RAID logs are just another type of project documentation to add to the list. The RAID log is designed to help your team navigate through issues and risks, alongside your other risk management strategies.
That said, you’re probably wondering — how necessary is a RAID log, especially when you’re already dealing with all of these other types of project management documents? Unfortunately, there’s no clear answer, as whether you need a RAID log depends on your project and the risks it's facing.
But by the end of this blog, we’ll hopefully have given you a better understanding of what a RAID log is to help you understand whether your team needs one. Let’s get started.
A RAID log is a type of project documentation tool that standardizes and centralizes the process of your team tracking any issues, risks, and other problems you experience while the project is underway.
RAID stands for Risks, Actions/Assumptions, Issues, and Decisions/Dependencies. As such, all RAID logs are broken down into four parts, each of which includes a log detailing each project component.
Typically, the project manager will facilitate the RAID log set-up during the planning phase of a project. But the job doesn’t end there — the project manager must also update it while the project is in progress.
By documenting the risks and issues your project encounters, your team will be better prepared for effective risk mitigation and better project outcomes. Plus, documenting your project’s progress makes it easier to reflect on the project’s success and challenges.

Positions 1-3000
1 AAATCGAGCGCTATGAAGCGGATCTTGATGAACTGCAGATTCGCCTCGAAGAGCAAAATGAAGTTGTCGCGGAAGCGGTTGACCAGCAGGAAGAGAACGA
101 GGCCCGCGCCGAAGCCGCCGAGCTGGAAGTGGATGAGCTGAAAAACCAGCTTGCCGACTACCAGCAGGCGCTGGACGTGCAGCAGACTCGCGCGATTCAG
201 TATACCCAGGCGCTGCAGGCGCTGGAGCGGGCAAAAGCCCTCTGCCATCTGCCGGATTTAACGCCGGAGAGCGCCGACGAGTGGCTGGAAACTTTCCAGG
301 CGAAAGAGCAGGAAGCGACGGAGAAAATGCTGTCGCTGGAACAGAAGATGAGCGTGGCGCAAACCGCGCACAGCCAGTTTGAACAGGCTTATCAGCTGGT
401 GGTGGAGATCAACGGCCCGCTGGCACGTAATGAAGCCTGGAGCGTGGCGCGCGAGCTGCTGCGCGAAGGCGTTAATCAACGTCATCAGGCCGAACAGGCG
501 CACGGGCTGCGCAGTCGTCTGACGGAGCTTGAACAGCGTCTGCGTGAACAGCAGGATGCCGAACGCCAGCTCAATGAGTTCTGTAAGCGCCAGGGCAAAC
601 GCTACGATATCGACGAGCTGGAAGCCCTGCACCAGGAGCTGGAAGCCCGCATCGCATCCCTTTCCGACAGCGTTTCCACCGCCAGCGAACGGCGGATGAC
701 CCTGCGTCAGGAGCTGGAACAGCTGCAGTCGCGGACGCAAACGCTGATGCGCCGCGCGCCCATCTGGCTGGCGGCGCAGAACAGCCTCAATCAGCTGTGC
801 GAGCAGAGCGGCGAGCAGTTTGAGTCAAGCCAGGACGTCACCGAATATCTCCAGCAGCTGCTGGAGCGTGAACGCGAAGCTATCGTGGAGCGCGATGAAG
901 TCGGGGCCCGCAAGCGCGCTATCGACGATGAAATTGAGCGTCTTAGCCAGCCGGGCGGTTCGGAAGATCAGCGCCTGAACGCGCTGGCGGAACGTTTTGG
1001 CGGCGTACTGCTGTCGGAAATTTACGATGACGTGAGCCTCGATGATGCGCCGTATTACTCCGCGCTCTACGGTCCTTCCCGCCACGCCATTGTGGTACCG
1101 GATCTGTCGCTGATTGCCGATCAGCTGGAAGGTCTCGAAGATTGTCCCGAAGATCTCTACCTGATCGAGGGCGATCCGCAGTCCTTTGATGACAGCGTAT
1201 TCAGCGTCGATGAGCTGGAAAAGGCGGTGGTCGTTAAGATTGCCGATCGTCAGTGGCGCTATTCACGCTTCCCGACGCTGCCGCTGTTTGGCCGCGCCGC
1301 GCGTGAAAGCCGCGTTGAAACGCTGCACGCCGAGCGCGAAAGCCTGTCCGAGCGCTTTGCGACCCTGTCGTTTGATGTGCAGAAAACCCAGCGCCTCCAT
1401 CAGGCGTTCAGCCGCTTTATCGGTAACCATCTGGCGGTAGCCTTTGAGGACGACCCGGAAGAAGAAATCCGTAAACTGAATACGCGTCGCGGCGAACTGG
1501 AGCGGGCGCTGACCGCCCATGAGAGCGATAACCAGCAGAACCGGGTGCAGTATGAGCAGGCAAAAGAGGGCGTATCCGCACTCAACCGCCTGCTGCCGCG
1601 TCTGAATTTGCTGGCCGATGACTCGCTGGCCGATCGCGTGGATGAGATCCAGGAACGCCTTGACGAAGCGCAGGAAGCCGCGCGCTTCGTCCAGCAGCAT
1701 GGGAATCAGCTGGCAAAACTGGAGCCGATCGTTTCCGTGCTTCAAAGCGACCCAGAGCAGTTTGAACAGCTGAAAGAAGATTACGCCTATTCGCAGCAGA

First and foremost, your RAID log should outline your project risks. This includes any potential problems that might impact your project. Risks are usually negative, although they can be positive too.
The idea is that by documenting your potential risks, your team can brainstorm solutions to those risks early on before they occur.
This might sound similar to a risk register, which project teams use to log the status of each risk, including the severity, likelihood, and priority. If your team uses a risk register, then a lot of that information will overlap with this section, and you can combine those documents accordingly.
RAID logs are intended to be continuously updated as a project progresses, so you’ll want to document the risks as they occur.
Related: How to Visualize Project Progress
The actions component of your RAID log is typically a list of everything that needs to be completed to make the project a success. This section also usually lists the owner of each action item to guarantee accountability for that task.